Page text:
Wednesday, February 22, Evening – No more communication by 6:00 PM. I tweet: “Day 4 of no resolution and no refund from Airbnb or slumlord “host” Brian Chesky probably spends my $300 on bottle of wine at dinner tonight.” Shortly thereafter I receive a call from Miriam indicating that the owners had responded to resolution case with additional BS about their neighborhood being safe and refusing to offer any refund or compromise. She tells me that “safety” is not among the hosting standards of Airbnb and it is my word against the owners about crime. I suggest they review the crime statistics I sent. She tells me that I will not be getting a refund or even a partial refund. I go on a rant and asked to speak to a supervisor who can make a decision. Miriam tells me that supervisors don’t talk to customers and that they are only there to guide her.

My gasket is blown. It’s not enough money to sue over. My credit card company says it may or may not allow me to challenge the charge. The paperwork is extensive, has to be notarized, and may take 30 days to get an answer. This morning I sit here, for the first time in my life, contemplating contacting one of several Tampa-area consumer reporters who I’m sure would love to take on Airbnb. Does anybody have Keith Morrison’s cell phone number?

Airbnb Denied Refund for Rental in Austin, Texas

I was in Austin, Texas for the week of February 6th, 2017. I decided to stay an additional night and went back to Airbnb again. The place I had booked was not available for Friday night, February 10th, so I booked a place in an area of North Austin called Hyde Park. From the photos it looked like a sweet deal. I went by the location Friday morning to drop my car off and was quite shocked by the area: it was run down, “no parking” signs were everywhere, and there were several gun concealment signs. The few people in the area did not look inviting at all. Given the air of the location, I was concerned about leaving my car parked on the street as well as my safety staying the night there. I promptly cancelled my reservation and booked a hotel. Given my concerns I requested a refund from the host and then Airbnb. Both refused. In one of the replies from customer service, the agent stated, “…we have issued our final decision for this case and we will disengage from further discussion on this topic.”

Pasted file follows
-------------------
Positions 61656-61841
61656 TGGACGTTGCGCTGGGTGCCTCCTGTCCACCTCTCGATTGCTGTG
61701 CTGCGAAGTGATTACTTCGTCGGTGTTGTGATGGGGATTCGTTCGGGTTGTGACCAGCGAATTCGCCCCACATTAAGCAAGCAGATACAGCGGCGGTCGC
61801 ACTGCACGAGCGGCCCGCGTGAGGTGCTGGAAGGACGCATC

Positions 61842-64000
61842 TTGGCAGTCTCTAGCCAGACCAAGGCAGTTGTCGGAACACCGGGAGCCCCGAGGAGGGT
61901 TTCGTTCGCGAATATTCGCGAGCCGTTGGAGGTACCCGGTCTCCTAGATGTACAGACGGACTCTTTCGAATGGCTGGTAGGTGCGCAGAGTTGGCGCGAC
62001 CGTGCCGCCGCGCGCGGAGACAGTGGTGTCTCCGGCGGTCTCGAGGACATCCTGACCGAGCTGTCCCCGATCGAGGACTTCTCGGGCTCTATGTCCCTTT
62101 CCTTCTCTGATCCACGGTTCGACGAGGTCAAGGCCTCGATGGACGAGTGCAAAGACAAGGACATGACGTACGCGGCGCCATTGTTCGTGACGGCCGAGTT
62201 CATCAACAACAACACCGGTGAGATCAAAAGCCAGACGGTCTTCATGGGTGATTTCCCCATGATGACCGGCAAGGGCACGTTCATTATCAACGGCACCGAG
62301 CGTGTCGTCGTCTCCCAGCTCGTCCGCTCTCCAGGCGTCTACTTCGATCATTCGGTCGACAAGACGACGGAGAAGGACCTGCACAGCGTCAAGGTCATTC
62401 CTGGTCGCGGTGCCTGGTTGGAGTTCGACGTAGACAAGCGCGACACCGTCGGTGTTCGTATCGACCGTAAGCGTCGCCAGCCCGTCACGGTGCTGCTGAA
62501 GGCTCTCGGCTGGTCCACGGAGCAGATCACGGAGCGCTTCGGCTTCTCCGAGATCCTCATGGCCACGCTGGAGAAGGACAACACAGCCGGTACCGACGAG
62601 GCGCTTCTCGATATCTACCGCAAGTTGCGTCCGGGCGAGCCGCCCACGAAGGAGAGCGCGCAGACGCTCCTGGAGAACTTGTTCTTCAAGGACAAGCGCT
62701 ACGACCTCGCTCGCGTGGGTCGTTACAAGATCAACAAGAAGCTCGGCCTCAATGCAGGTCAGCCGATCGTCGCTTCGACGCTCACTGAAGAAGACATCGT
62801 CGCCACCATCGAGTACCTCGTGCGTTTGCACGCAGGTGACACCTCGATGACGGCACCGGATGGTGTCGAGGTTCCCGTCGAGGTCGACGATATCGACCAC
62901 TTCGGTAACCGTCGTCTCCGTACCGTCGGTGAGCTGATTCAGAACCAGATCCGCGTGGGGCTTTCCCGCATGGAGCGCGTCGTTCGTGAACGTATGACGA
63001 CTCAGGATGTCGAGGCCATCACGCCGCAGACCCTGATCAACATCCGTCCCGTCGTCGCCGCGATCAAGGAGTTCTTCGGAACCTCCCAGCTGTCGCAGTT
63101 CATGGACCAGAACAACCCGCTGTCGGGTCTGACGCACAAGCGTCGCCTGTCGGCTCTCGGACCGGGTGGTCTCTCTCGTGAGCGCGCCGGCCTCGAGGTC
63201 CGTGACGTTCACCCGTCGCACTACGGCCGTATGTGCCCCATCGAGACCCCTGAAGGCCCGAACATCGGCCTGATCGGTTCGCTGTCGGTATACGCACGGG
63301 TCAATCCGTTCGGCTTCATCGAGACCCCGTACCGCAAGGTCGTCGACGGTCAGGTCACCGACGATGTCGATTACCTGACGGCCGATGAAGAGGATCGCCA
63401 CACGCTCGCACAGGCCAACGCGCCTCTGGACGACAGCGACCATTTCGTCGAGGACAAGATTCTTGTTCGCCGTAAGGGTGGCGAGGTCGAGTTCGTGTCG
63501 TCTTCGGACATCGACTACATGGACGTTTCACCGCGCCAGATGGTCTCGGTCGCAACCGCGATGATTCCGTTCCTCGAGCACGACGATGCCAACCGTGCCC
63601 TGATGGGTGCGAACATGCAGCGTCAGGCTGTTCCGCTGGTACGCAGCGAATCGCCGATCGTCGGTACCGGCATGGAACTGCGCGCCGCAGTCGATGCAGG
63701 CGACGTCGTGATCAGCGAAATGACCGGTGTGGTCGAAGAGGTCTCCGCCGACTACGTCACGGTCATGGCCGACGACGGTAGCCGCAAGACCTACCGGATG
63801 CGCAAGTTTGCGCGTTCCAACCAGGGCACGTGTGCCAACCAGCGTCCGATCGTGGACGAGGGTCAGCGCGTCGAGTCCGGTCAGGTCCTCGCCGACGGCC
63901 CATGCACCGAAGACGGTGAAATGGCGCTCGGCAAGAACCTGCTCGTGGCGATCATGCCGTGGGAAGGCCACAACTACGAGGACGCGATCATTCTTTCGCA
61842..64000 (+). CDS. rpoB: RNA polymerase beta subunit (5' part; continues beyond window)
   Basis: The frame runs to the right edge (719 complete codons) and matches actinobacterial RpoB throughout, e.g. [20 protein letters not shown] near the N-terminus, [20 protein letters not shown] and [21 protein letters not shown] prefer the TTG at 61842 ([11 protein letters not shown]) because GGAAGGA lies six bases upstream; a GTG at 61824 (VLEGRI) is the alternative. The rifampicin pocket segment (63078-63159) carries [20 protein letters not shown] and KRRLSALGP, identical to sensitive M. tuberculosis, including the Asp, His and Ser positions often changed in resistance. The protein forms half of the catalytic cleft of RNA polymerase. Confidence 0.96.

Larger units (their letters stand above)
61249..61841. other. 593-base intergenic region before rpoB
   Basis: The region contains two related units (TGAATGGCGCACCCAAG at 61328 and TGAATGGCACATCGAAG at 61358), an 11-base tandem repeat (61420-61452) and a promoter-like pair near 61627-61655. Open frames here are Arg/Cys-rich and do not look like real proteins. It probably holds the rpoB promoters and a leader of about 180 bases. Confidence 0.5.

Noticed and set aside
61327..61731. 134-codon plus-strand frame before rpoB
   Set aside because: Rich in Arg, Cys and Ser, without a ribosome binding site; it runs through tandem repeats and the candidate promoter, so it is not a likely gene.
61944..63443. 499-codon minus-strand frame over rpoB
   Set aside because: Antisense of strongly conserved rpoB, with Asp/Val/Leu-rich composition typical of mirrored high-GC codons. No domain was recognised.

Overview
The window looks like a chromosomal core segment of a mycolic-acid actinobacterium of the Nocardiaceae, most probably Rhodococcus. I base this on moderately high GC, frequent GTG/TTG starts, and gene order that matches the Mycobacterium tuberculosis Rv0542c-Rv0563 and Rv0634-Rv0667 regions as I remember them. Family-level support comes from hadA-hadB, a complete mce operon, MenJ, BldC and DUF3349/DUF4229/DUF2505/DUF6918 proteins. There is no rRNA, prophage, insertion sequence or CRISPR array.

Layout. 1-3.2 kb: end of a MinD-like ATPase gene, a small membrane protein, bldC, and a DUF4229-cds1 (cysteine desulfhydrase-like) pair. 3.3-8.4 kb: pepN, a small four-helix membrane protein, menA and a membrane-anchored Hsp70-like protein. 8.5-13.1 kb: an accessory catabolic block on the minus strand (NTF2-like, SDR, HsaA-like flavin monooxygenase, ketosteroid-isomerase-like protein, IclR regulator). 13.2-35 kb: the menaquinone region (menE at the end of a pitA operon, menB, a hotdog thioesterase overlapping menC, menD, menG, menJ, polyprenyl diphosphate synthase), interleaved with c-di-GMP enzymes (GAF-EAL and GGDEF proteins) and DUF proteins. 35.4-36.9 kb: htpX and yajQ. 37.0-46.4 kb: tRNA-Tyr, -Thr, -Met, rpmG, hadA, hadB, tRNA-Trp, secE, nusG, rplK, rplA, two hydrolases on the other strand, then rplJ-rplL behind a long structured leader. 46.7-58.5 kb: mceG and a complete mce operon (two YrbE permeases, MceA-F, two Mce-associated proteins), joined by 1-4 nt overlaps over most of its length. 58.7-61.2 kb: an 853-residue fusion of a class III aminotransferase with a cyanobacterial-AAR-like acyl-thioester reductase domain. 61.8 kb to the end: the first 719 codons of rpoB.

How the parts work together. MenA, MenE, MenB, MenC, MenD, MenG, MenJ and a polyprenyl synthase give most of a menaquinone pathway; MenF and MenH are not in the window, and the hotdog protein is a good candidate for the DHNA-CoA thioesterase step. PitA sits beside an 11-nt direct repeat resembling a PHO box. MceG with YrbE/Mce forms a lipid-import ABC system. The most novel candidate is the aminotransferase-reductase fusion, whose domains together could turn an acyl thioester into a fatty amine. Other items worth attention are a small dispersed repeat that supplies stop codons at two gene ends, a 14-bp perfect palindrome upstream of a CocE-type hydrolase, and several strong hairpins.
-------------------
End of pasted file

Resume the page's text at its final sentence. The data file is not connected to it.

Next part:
Talk about just telling a customer to f*** off. The bottom line is I feel I should have my money refunded. The area of this rental is unsafe for any visitor. Airbnb deleted my review. My review was not inappropriate nor did it indicate anything about the inside of the unit. It simply stated my concerns about the area. If Airbnb insists on keeping my money, my review should be visible for others to read and decide for themselves. If there were other past reviews of this rental that did indicate a problem with the location or safety and Airbnb deleted them, then shame on them for their actions.

Lost Over $7,000 Due to Airbnb Check In Policies